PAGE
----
Better yet, there's even less sugar in chocolate than frosting!

If you feel confident, you can pipe directly onto the bundt, remembering to prop the working side up towards you (flatter), but the bumps on the bundt shape cake makes ANY piping awkward.


ickworthpark Posted 21 Apr 2012 , 6:00pm
post #7 of 12

My dad is also diabetic so I made this uniced sponge for my parents 53rd wedding anniversary & glued the letters on with tylo glue.

Oops pic didn't attach for some reason!

hbquikcomjamesl Posted 23 Apr 2012 , 3:42pm
post #8 of 12

Last night, I picked up a pound of powdered sugar, and this morning, I scaled the frosting recipe on the back of the box to smaller amounts, and also scaled the powdered-sugar-and-water "decorator frosting" recipe in the old Betty Crocker cookbook as well. Tonight, I'll run some tests, and if one of them works, I'll stick the piping bag in the refrigerator for tomorrow night. Hopefully, I'll have something that's stiff enough to hold its shape on a near-vertical surface, but long enough that it can be piped without a blowout.

hbquikcomjamesl Posted 23 Apr 2012 , 5:37pm
post #9 of 12

Side-note: It seems remarkable how so many different frostings can all be called "buttercream," despite huge differences in ingredients, processes, and (presumably) density and handling characteristics. Cf. the cold-process buttercream recipe on the back of the powdered sugar box (I've never even SEEN anybody use an electric mixer for it!), as opposed to the French egg buttercream Alton Brown demonstrates (without calling it anything but "buttercream) on Good Eats, or the Swiss Meringue buttercream I'm told he put in one of his books.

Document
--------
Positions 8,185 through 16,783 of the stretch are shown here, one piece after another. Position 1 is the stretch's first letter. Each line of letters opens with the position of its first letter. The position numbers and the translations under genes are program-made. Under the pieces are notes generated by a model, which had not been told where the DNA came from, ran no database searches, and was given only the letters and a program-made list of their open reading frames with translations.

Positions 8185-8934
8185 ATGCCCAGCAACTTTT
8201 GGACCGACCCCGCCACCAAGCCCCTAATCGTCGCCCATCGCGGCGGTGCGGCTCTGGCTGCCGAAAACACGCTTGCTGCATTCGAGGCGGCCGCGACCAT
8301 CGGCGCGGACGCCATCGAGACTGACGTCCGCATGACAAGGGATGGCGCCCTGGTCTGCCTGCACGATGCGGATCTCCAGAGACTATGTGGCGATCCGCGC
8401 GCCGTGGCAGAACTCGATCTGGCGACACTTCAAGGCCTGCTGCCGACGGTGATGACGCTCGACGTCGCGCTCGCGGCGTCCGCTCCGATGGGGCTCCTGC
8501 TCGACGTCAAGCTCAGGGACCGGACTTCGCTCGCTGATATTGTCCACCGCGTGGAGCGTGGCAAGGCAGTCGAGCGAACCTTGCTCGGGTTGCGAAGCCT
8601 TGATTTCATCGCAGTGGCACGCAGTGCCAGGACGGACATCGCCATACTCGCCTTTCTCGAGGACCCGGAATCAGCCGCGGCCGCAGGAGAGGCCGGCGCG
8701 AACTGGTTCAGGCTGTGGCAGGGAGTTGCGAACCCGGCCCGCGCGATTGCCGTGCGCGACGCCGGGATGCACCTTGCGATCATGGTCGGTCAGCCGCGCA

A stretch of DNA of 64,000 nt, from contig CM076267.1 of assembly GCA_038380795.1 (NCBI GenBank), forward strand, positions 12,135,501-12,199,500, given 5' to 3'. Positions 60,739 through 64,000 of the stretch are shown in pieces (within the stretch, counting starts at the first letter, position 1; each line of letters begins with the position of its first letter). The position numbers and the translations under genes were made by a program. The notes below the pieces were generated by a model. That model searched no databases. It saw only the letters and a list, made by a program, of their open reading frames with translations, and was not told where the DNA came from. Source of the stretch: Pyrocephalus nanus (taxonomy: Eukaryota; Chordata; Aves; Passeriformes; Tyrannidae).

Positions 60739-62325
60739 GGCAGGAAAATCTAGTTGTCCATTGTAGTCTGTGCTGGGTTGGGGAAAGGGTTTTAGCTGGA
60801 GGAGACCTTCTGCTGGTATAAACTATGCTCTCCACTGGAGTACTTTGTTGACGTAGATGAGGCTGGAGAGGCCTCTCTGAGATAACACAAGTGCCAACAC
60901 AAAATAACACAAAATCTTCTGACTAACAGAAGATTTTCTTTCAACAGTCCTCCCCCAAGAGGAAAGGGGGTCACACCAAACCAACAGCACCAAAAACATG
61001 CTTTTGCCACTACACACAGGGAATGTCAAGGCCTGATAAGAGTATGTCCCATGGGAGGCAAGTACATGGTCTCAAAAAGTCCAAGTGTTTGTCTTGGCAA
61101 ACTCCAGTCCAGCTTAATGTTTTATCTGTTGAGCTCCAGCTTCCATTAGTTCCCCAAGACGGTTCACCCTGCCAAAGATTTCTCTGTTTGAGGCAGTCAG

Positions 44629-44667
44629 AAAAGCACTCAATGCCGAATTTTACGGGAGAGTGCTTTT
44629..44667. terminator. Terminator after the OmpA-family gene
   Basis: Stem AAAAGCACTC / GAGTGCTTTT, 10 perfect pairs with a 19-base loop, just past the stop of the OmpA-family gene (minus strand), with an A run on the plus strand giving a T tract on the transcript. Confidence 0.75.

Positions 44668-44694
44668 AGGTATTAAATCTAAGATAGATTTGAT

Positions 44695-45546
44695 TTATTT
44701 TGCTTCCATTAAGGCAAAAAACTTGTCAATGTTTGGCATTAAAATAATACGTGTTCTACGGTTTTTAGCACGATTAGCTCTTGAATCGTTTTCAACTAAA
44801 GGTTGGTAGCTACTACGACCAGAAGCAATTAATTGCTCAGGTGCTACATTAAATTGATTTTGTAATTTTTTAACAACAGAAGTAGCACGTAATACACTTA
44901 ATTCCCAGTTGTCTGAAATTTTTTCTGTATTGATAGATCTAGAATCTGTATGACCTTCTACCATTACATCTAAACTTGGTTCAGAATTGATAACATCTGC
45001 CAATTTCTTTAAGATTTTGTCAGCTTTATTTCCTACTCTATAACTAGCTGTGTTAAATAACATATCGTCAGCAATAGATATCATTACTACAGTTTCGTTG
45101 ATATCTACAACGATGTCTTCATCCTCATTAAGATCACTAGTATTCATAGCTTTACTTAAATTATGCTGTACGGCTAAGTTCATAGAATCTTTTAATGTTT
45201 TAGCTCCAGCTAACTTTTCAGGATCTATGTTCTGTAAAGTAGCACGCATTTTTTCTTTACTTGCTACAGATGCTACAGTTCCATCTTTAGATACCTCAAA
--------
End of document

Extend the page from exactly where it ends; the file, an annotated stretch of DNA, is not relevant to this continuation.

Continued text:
Just read the Wikipedia article. Even more variations.

Kind of makes it hard to talk about it: unless we're specific, it's hard to know what it is we're even talking about.

hbquikcomjamesl Posted 24 Apr 2012 , 2:46am
post #10 of 12

Well, I just mixed up some very stiff buttercream: 2 oz of powdered sugar, 1 tbsp of room-temperature butter, and 1 tsp of milk. It barely passes through a Wilton #3 tip, and had to be pressed against the test surface (the other heel of the aforementioned loaf of bread) to stick, but so far, it's remaining legible in a nearly vertical position, with no sign of slumping.

I think it ought to work. icon_smile.gif It's sitting in the refrigerator.

I'll warm it back up when the cake comes out of the oven

hbquikcomjamesl Posted 25 Apr 2012 , 3:32am
post #11 of 12

The cake is now out of the oven, and the piping bag is almost back up to room temperature. I have a box of blue candles (ones), and a box of white candles (tens). And I found the cache of plastic candleholders.

I remembered to grease the pan, but not to flour it. Fortunately, non-stick coatings have become remarkably effective in recent years; it fell right out.

And it's getting close to dinnertime.

hbquikcomjamesl Posted 25 Apr 2012 , 6:46am
post #12 of 12

After dinner, the piping bag was back up to room temperature. And so . . .
poundcake.small by Tracker-Backer, on Flickr

poundcake.cut by Tracker-Backer, on Flickr
Maybe a bit dry. But very satisfying.